Nethercutt Says Foe Claims Credit for His Work

Posted March 31, 2004 at 6:27pm

Rep. George Nethercutt (R-Wash.) says Sen. Patty Murray (D), whom he’s challenging this year, horned in on his announcement that Washington State University will begin testing cattle for mad cow disease.

The dispute started when Nethercutt’s office revealed this week that the Agriculture Department had chosen the Pullman-based school, in his Eastern Washington district, as one of seven universities to house the expanded testing facilities.

He took credit for ensuring that the school made the final cut.

When Nethercutt heard last week that the school was not going to be used, he got on the horn with Agriculture officials and changed their minds, his Congressional spokeswoman, April Gentry, said.

A source familiar with the developments supported that claim.

Everyone in Washington agrees that this is good news for the state, where the nation’s first case of mad cow disease was reported right before Christmas.

So, where’s the beef?

Apparently, Nethercutt’s folks did not like the fact that Murray found her way into local news stories touting the announcement.

Murray did not even know WSU was selected until reporters called her office seeking comment, Nethercutt’s campaign officials charged. Asked what Murray’s role in the decision was, Gentry replied: “As far as we know, there wasn’t one.”

Murray’s Hill spokeswoman, Alex Glass, disputes the charge that the Senator had nothing to do with the outcome.

“It’s been in the works for a long time, it’s not something that’s just happened,” Glass said.

The source agreed that Murray was out of the loop until someone in the private sector alerted Nethercutt that WSU was not going to make the list and he went to work on the Agriculture Department.

Glass says that’s just sour grapes.

“We got in the stories anyway; folks know we have been involved in this issue and they called us” for comment, she said.

“It says something about Murray’s weak record that she’s now trying to steal Congressman Nethercutt’s,” Alex Conant, Nethercutt’s campaign spokesman, shot back. “It galled me that they didn’t know anything about it but that didn’t stop them from taking the stage from George.”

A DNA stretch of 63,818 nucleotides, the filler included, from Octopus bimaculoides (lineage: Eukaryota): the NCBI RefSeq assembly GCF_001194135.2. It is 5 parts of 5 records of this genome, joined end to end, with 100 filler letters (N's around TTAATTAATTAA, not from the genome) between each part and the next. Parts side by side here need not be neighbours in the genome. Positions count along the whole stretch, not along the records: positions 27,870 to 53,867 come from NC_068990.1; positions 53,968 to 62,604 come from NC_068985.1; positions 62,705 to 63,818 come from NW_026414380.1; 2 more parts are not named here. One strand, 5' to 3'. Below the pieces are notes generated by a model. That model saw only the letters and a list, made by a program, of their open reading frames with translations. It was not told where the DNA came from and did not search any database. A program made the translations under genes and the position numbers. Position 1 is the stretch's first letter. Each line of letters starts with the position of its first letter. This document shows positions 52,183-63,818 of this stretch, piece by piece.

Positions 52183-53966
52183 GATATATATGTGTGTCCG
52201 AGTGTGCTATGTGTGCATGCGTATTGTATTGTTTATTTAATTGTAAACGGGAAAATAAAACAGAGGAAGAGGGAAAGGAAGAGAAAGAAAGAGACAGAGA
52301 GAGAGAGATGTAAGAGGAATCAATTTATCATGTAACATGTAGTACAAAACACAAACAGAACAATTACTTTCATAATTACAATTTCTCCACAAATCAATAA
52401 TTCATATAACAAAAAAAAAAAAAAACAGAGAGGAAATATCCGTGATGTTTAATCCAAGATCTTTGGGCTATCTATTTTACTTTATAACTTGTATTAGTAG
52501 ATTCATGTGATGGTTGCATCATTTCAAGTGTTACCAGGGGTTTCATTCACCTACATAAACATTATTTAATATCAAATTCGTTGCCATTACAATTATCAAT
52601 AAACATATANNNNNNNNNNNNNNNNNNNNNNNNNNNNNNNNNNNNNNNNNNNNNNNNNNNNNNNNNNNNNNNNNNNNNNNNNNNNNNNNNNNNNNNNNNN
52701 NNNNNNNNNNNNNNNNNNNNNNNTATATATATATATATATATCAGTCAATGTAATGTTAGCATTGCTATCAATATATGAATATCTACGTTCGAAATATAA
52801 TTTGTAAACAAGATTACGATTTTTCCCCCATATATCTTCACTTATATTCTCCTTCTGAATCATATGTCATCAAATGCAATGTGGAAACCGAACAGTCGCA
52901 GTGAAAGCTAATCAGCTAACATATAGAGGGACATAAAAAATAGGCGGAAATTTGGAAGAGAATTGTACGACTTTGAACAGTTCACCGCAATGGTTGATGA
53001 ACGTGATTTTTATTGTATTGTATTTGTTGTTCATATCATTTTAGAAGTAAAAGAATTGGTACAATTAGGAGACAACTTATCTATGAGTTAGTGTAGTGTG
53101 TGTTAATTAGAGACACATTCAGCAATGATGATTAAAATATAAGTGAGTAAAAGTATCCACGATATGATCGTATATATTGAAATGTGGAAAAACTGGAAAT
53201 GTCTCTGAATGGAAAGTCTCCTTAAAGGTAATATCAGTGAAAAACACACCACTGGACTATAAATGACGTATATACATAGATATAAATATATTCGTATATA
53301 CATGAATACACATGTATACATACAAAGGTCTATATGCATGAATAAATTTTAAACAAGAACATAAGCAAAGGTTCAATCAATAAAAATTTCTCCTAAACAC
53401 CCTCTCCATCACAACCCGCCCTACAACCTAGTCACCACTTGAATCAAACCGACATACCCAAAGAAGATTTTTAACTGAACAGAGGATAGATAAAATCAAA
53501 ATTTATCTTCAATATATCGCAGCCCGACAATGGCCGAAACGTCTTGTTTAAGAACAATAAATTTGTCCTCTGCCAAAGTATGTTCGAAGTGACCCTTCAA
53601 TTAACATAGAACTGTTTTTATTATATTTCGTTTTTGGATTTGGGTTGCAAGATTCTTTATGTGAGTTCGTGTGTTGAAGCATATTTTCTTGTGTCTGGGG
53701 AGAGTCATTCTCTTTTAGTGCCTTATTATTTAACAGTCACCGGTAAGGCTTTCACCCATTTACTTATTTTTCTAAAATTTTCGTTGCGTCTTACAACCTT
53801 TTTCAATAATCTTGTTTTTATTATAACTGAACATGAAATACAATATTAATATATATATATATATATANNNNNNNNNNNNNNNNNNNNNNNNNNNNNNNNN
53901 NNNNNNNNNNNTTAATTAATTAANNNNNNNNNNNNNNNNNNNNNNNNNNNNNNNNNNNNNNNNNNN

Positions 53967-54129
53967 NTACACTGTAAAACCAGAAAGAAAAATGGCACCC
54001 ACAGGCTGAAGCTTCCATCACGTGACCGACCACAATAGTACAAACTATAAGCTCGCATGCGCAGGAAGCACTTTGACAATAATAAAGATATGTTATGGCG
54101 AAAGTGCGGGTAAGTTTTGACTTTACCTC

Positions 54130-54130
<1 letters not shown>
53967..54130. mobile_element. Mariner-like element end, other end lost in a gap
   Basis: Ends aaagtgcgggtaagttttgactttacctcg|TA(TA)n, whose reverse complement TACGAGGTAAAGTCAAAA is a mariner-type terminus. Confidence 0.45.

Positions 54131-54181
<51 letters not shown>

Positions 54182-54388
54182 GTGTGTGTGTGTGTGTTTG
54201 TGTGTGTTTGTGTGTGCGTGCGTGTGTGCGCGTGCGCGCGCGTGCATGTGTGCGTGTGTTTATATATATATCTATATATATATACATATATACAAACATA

Glass retorted that Murray was integral in readying the school for its new responsibilities.

“The fact is that Senator Murray has supported these programs and worked very closely with WSU, not just since December 23 but over the years, and has put them on the map in terms of their capabilities for animal testing” by securing federal aid, Glass said.

“It’s great that Representative Nethercutt has now gotten involved in this issue,” she added. “Senator Murray is happy to work with anyone to do what’s best for Washington state.”

The department wants to up the number of animals it tests for the brain-wasting disease from 40,000 to about 200,000 over the next few years. Until now, all suspect cattle were screened at a lab in Ames, Iowa. Agriculture’s decision will spread the work out to university-based facilities across the country.

The disagreement between Murray and Nethercutt begs the question of whether each candidate will automatically question the other’s motives every time the lawmakers line up on the same side of an issue. A pattern already seems to be emerging as the Nethercutt folks complained that Murray is treading on Nethercutt territory by signing onto a Senate homeland security bill of which he is a chief co-sponsor in the House.

A bipartisan group of lawmakers, including Nethercutt, will unveiling legislation in both chambers today authorizing $100 million in grants to protect vulnerable nonprofit institutions, such as synagogues and churches, from terrorist attacks. After a Jewish newspaper reported Nethercutt’s lead role in the legislation, Murray signed onto the Senate companion piece, Gentry alleged.

“She saw his name in the newspaper today and then magically, she’s a co-sponsor,” Gentry said.

Glass said Murray was interested in co-sponsoring the bill from the start but was unable to officially add her name until Monday because the Senate version had yet to be drafted. Murray is the fourth Senator to sign onto the legislation, she added.

“Senator Murray has been working in the Senate for the people of Washington state for 12 years,” Glass said. “Surely she doesn’t need to take direction from George Nethercutt.”